President Nana Addo Dankwa Akufo-Addo has declared the outmost support of his government to the Attorney-General and Minister of Justice, Godfred Yeboah Dame, as he takes steps to prosecute persons found to be engaged in illegal mining in the country.
He particularly assured members of the Ghana Bar Association of his full support to the Attorney General in all efforts and determination to prosecute Aisha Huang and her collaborators, who, apparently, insist on flouting the laws against illegal mining.
“I expect, if they are found guilty, that the courts will apply the full vigour of the new amended Act 995, which has increased substantially the punishment for breaches of the law,” the President said.
Addressing the 2022 Bar Conference of the Ghana Bar Association yesterday at Ho in the Volta Region, President Akufo-Addo noted that since the onset of the Fourth Republic, some 29 years ago, Ghana had witnessed the longest period of “stability and economic growth in our sixty-five (65) years of nationhood”.
During this period, the President said, Ghana has witnessed sustained growths in the size of the economy; rising levels of per capita real incomes; systematic expansion of the private sector.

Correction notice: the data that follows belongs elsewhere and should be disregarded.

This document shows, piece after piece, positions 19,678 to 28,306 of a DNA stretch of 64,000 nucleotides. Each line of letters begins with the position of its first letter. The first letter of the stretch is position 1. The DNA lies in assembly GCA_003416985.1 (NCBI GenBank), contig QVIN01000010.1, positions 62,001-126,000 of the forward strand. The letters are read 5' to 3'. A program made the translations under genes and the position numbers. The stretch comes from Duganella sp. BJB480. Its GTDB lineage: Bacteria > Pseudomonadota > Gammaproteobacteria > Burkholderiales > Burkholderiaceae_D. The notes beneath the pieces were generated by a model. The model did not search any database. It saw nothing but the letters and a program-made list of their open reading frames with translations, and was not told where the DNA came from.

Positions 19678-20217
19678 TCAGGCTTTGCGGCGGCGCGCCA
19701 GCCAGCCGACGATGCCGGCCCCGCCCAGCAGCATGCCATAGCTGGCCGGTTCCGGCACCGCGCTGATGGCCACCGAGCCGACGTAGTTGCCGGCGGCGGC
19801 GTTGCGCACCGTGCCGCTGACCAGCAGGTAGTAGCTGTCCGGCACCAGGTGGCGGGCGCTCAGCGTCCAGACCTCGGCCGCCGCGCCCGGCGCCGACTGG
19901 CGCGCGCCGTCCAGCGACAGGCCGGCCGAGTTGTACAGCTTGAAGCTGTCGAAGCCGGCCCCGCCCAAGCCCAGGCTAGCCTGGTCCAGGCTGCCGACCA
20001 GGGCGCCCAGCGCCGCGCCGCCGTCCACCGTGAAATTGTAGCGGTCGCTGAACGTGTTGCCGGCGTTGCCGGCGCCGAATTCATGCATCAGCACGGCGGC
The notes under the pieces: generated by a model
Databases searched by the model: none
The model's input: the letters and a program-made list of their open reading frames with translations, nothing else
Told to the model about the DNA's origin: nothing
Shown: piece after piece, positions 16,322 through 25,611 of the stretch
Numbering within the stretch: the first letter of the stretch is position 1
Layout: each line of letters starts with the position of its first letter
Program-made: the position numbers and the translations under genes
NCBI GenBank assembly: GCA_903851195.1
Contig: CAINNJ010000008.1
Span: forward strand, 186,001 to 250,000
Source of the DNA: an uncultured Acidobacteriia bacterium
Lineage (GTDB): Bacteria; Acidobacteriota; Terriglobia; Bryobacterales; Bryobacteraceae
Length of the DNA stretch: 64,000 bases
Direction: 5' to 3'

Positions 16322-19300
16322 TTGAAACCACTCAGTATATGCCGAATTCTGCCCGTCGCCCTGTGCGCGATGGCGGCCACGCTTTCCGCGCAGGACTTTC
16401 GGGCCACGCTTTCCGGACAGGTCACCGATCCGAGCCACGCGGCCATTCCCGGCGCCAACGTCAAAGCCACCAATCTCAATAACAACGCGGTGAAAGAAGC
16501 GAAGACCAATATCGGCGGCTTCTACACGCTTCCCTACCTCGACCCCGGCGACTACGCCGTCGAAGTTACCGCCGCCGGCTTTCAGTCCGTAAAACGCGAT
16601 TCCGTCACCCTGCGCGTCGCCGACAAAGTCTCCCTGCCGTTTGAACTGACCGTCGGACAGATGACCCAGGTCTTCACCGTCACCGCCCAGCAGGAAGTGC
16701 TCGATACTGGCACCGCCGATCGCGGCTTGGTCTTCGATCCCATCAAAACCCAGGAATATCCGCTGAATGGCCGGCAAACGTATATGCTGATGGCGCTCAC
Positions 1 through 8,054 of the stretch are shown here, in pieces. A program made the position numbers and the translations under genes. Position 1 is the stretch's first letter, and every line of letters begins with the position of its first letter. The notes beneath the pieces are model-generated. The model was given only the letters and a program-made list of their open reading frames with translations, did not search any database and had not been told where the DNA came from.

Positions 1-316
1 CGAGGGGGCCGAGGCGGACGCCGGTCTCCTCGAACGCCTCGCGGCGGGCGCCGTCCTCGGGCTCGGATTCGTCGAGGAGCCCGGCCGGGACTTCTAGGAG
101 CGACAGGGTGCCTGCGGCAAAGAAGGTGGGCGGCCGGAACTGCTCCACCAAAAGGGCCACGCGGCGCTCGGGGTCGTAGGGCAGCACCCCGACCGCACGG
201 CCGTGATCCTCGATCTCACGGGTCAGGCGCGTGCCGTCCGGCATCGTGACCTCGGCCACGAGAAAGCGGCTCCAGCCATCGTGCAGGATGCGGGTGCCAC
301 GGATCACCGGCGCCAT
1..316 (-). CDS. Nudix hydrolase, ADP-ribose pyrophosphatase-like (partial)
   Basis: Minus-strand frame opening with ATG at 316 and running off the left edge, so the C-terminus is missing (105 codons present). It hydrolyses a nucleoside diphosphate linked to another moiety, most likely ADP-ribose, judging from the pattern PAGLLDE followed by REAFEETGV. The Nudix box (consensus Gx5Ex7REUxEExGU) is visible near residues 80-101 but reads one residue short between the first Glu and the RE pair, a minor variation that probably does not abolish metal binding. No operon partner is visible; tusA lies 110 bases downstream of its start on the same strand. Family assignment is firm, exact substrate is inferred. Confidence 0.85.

“We have taken strong measures to try to protect our lands, water bodies and environment from the menace of environmental degradation and climate change; ensured that efforts to meet the most basic elements of social justice; that is, education from kindergarten through to secondary school, and accessible healthcare to all citizens, are ongoing,” he said.
President Akufo-Addo reiterated that government, under his stewardship, is not against small scale mining, but only poised to put in place initiatives to regularise the activities and promote responsible community mining in the country.
“On the contrary, the Government is in full support of responsible small-scale mining activities, as they provide an avenue for Ghanaians to participate in the mining industry, and contribute substantially to our gold exports,” he said.
The National Alternative Employment and Livelihood Programme, he explained, is a programme designed to help alleviate the hardships of those affected by government’s efforts to sanitise the mining industry.
According to him, available data show that the small-scale mining industry accounts for some 40 percent of the country’s gold exports, and has played a critical role in making Ghana the leading producer of gold in Africa.
“What we cannot do, and will not allow to happen, is to permit mining activities to threaten the environment which sustains our lives and the lives and livelihoods of generations unborn. We owe a sacred duty to preserve the environment, even as we reap the benefits of our natural resources. Small scale mining can, and must, only be done responsibly,” he insisted.